We are just beginning to understand how mobile computing technology could revolutionize—and I know this sounds a bit trite—but I mean really revolutionize health care delivery, both in the United States and globally. In the next series of articles, I’ll be discussing the world of mobile computing and its impact on health care.
Explore This IssueAugust 2012
Let’s start with the basics. How mobile are we? It turns out that the world is amazingly connected. Current statistics indicate that there are 5.9 billion mobile subscribers worldwide. In other words, 87 percent of the world’s population can be reached through some type of mobile device. Not surprisingly, China and India lead the way in the growth of mobile device use, and, of all devices, smartphones are gaining in market share the most rapidly.
What has allowed for this exponential growth, especially in third world countries? One word—infrastructure. I remember my first trip to Vietnam in the mid-1980s. All I saw was a sea of bicycles and the occasional motorbike. My recent trips revealed only an occasional bicycle—and a sea of motorbikes. It wasn’t unusual to see an entire family of four on one motorbike, so although people weren’t necessarily moving much faster, they were moving better.
I also remember looking at a mass of tangled wires outside my hotel room, so haphazardly put together that it was beyond me how anyone could figure out which line went where. Now, mobile telephones and cell towers have bypassed that infrastructure, because you can take your phone with you.
Phone companies quickly discovered that people wanted to use data and messaging as much as they wanted to “talk” to one another, and the industry standardized communication protocols for managing short amounts of text—160 characters—between fixed and mobile phones. This standard is known as the short message service (SMS) and is incorporated in almost all mobile phones sold worldwide. In 2011, an estimated 5.9 trillion messages were sent. While the volume of messages will increase in the coming years, SMS as a percentage of all messages is decreasing due to the other types of messaging applications now available.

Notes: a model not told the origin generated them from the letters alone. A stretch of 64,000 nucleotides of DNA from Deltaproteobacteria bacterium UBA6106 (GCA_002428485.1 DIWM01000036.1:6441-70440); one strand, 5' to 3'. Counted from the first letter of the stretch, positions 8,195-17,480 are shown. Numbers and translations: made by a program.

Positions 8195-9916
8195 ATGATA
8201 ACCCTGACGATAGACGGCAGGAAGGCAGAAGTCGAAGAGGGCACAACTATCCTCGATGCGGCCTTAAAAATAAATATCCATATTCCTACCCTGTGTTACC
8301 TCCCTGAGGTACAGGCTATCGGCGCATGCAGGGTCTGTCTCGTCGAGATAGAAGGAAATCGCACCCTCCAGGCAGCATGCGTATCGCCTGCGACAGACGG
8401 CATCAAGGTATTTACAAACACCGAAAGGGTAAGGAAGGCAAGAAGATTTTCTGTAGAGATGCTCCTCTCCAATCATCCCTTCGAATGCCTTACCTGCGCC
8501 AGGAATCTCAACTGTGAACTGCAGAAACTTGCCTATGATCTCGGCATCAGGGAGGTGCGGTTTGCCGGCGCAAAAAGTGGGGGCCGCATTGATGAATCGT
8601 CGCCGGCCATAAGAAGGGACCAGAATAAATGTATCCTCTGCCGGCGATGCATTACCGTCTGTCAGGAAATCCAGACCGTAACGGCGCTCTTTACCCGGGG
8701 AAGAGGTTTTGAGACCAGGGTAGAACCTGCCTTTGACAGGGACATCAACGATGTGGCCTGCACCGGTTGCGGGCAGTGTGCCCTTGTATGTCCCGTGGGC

Last year I became acutely aware of the power of this technology. I was at dinner with a number of otolaryngologists and their spouses when someone at the table received a text message that said Osama Bin Laden had been killed. We looked at one another in disbelief, until five or six of us received similar texts from family and friends within a couple of minutes. This made me aware of how connected we have become.
Now, SMS protocols are taking a back seat to an entirely different type of communication, one that involves not only unlimited text but also different types of media. This new standard of messaging, known as multimedia messaging service, can share all types of media among mobile phones. Its most popular use is to exchange pictures between camera-equipped mobile phones, but it can also be used for a wide variety of entertainment, including videos, text pages and ringtones. Streaming music and videos delivered through the Internet, which require a great deal of bandwidth, are becoming very popular.